Practicing gratitude is something you hear a lot of people preaching. When you sit down and think about it, many of us have a long list of things we are thankful for, but it’s easy forget.

When a couple is going through a divorce, the process placed significant focus on what is lost: the house, the car, time with loved ones. It is possible however, in all of that loss, to think about what you have and what the future may bring. In fact, it will likely benefit you.

First, what is gratitude? In the context of divorce, gratitude is recognizing that good things have likely come from your relationship. If nothing else, you learned something about yourself, or someone else. Perhaps more so than that, you made new friendships or welcomed children into the world. In exchange for what you have gained, it is often possible to both accept and show kindness, even in divorce. There is evidence to suggest that practicing gratitude can benefit you.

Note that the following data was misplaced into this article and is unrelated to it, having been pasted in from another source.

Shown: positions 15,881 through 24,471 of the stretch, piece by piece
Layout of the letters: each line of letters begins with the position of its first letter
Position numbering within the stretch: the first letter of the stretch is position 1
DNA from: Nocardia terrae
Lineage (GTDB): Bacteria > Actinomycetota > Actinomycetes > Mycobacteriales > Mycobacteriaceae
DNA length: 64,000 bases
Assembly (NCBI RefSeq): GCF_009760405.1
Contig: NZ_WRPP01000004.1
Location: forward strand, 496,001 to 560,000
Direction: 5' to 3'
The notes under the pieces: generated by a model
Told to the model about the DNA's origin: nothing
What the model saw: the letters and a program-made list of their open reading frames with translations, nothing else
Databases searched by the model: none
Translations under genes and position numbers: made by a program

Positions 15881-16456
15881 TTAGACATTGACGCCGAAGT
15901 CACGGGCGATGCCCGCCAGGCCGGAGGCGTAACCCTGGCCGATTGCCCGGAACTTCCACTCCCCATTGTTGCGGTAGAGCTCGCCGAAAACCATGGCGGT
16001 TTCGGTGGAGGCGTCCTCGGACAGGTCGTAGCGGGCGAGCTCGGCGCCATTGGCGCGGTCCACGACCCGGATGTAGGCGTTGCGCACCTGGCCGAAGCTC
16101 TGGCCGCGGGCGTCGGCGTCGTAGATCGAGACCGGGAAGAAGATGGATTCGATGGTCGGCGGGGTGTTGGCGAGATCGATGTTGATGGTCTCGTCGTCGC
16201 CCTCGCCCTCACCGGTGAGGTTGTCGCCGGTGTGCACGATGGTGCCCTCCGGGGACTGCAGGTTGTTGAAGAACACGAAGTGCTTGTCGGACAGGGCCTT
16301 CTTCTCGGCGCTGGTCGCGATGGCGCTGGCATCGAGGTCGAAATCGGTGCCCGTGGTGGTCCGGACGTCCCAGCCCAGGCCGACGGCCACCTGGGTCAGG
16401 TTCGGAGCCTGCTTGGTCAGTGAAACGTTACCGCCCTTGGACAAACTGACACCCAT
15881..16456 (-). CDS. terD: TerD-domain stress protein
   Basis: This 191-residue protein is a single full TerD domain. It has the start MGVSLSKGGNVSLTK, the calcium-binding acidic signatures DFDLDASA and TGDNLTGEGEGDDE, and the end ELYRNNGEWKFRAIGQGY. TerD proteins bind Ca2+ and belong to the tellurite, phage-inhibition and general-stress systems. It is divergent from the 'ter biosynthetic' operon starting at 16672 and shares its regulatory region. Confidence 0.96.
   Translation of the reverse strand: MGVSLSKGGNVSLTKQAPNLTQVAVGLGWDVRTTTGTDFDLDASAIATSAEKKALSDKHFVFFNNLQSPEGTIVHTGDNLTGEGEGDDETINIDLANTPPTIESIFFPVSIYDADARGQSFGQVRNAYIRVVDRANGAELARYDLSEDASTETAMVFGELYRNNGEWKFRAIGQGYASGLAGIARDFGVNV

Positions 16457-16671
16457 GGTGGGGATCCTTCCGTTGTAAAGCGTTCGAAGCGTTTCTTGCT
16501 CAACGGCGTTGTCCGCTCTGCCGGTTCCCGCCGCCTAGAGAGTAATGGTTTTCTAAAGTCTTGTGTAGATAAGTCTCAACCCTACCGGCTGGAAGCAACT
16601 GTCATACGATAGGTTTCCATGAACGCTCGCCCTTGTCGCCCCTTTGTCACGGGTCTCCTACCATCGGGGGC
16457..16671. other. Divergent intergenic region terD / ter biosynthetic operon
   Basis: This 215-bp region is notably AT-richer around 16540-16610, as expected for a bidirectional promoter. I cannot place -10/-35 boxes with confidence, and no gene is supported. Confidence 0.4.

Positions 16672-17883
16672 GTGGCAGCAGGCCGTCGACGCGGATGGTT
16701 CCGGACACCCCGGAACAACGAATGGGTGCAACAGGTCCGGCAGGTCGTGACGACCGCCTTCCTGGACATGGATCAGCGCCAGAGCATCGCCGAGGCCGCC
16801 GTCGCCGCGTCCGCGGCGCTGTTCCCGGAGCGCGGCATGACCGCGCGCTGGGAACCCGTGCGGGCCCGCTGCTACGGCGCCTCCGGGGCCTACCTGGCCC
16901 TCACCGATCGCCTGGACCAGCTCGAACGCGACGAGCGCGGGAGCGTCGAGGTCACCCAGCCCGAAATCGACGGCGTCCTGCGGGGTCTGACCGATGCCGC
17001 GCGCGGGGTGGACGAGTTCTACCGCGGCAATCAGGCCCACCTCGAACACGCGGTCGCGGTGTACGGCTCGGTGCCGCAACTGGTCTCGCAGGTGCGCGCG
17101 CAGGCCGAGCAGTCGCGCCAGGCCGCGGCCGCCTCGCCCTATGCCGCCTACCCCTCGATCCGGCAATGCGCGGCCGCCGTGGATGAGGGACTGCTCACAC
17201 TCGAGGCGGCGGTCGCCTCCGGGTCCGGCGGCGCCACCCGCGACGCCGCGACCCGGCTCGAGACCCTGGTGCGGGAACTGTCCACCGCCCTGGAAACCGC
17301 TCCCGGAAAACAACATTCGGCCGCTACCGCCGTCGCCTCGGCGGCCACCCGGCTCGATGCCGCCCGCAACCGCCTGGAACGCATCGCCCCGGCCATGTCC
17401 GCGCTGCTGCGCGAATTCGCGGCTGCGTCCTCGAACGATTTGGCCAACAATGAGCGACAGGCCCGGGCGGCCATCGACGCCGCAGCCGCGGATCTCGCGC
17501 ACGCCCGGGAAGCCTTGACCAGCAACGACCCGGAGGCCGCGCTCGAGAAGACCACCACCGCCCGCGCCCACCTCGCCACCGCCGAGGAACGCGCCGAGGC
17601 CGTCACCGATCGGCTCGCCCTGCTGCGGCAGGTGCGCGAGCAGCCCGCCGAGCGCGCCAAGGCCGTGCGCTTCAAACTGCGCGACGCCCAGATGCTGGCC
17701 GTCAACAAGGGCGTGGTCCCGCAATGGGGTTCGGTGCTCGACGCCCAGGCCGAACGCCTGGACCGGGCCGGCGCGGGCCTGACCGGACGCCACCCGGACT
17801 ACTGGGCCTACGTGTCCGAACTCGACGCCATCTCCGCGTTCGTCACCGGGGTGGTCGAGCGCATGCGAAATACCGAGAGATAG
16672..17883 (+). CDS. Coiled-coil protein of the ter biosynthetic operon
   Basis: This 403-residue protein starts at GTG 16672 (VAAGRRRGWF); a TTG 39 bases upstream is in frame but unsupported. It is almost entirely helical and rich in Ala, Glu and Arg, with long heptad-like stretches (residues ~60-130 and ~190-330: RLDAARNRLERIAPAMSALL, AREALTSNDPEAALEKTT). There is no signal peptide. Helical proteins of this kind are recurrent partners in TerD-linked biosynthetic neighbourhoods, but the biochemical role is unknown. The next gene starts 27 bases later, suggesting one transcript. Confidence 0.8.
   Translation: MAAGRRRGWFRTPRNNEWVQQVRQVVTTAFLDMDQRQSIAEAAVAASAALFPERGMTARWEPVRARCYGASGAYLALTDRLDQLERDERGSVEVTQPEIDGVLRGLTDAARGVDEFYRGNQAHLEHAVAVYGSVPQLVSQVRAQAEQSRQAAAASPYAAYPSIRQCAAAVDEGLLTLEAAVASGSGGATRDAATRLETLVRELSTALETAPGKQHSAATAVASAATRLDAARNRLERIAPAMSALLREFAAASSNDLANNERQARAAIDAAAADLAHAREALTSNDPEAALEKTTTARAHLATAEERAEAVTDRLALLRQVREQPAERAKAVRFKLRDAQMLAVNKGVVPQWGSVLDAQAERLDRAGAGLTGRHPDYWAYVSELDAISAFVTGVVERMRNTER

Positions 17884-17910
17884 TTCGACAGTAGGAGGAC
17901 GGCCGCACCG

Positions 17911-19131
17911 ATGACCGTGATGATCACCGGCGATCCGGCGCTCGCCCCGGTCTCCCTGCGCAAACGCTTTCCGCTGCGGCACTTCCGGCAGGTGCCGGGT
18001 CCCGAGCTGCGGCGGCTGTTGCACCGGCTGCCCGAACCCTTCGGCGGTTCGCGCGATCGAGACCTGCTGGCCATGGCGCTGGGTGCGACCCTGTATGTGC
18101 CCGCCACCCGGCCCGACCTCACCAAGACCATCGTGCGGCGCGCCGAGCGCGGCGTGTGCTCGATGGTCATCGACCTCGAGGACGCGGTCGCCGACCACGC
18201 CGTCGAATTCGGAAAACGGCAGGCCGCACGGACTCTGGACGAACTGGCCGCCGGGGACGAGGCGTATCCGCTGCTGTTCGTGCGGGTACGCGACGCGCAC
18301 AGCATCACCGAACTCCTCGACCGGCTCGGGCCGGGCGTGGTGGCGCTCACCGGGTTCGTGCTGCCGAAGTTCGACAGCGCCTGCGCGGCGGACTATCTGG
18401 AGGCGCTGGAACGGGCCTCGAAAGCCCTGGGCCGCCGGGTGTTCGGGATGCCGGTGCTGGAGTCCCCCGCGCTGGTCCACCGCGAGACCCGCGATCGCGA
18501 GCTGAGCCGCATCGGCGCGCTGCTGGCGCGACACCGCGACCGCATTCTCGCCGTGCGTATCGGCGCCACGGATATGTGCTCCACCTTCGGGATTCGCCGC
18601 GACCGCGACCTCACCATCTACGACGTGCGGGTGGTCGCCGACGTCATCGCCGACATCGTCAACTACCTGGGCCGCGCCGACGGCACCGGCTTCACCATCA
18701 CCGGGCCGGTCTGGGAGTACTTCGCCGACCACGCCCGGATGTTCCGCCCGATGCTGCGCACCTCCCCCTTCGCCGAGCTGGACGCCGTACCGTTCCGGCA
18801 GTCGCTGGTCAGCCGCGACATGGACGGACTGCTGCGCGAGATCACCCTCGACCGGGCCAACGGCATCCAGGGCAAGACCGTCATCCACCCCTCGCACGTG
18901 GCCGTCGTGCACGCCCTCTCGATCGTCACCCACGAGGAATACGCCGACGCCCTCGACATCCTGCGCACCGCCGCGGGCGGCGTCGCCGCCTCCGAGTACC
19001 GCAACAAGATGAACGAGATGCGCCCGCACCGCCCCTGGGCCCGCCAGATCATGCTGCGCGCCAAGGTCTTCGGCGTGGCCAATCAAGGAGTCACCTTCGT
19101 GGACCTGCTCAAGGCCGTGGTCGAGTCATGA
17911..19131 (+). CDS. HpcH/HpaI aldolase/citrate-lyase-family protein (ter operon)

3 benefits of gratitude

  • Improvement in mental and physical health: Carrying stress and anger takes a toll on a person, both mentally and physically. Grateful people may be less prone to ailments, experience more happiness and less depression.
  • Improves self-esteem, opening the door to new relationships: When we feel grateful, we are kind to ourselves. We also act in a way that is welcoming to others. Because of this, new relationships are more likely to arise, platonic, or otherwise.
  • Fosters resiliency: One of the best things that a person can take from a divorce is resiliency. Resiliency is a hard-earned badge of honor. It means that you have the confidence to overcome anything life throws at you. Many psychologists have found that being thankful, even in heartbreak, can build resiliency.

No one divorce is the same as another and it’s not always possible for a person to feel grateful about any component of their former relationship. When possible, however, practicing gratitude can be a key component to starting a better life for yourself.